According to court documents recently filed in an ongoing Racketeer Influenced and Corrupt Organizations Act (RICO) suit against Alcoa, the U.S.-based aluminum maker is now accused of possibly violating the Foreign Corrupt Practices Act (FCPA).
In new court documents, Alba—a state-owned aluminum company in Bahrain—claims that Alcoa paid millions of dollars in bribes to an executive of Alba and a former Bahrain official in a scheme to secure contracts at inflated prices. According to the suit, Alcoa used shell companies owned by Canadian businessman Victor Dahdaleh as fronts for subsidiaries so it could sell alumina—a substance used to make aluminum—to Alba at increased prices. According to Alba, Alcoa garnered hundreds of millions of dollars in profits through the scheme. Alcoa denies wrongdoing.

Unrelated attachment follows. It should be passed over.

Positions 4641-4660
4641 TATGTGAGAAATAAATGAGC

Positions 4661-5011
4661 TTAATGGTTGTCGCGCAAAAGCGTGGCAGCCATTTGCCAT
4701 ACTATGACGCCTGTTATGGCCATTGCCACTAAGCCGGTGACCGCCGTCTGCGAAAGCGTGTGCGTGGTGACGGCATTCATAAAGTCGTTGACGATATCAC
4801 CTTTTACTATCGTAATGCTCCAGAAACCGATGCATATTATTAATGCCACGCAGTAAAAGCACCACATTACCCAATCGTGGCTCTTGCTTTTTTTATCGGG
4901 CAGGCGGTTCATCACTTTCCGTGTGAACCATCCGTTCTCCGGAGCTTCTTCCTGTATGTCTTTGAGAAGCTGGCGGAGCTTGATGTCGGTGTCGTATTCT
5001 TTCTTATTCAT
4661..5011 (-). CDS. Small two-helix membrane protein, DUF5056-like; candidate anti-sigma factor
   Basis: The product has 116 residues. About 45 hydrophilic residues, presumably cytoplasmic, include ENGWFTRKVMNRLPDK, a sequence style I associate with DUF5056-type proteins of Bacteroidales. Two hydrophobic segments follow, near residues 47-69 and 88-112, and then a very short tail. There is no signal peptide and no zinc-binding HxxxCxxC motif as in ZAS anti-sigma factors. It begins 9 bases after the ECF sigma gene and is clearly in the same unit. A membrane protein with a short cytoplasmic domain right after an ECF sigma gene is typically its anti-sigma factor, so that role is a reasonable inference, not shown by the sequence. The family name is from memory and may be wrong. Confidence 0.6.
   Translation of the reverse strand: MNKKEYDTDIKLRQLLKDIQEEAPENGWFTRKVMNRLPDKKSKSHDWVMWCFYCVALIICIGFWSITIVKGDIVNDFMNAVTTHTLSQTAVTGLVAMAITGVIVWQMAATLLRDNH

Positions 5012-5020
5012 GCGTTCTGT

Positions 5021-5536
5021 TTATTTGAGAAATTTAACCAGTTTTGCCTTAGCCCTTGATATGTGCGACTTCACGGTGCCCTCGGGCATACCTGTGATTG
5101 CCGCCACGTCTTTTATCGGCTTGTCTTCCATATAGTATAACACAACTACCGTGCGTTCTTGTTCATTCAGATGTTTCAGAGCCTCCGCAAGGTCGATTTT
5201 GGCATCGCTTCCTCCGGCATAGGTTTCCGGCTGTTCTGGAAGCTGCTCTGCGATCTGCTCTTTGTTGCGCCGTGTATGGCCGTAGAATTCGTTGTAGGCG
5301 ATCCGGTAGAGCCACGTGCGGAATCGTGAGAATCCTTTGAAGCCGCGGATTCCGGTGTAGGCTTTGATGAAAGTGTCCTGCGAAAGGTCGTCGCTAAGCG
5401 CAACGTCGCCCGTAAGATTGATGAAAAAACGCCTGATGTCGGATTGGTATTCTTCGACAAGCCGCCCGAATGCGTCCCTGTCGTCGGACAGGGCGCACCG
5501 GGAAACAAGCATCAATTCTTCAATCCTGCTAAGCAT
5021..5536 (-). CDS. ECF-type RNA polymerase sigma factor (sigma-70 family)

“The latest filing is yet another recitation of the alleged misdeeds of Victor Dahdaleh and Bahraini officials,” an Alcoa spokesman told the Wall Street Journal. “Alba has mischaracterized any number of normal business transactions (like sending faxes and traveling to meetings) through overdrawn inferences and innuendo.”
Alba first filed suit against Alcoa in 2008, claiming the U.S.-based aluminum maker conspired to overcharge Alba for alumina. That case was reopened late last year.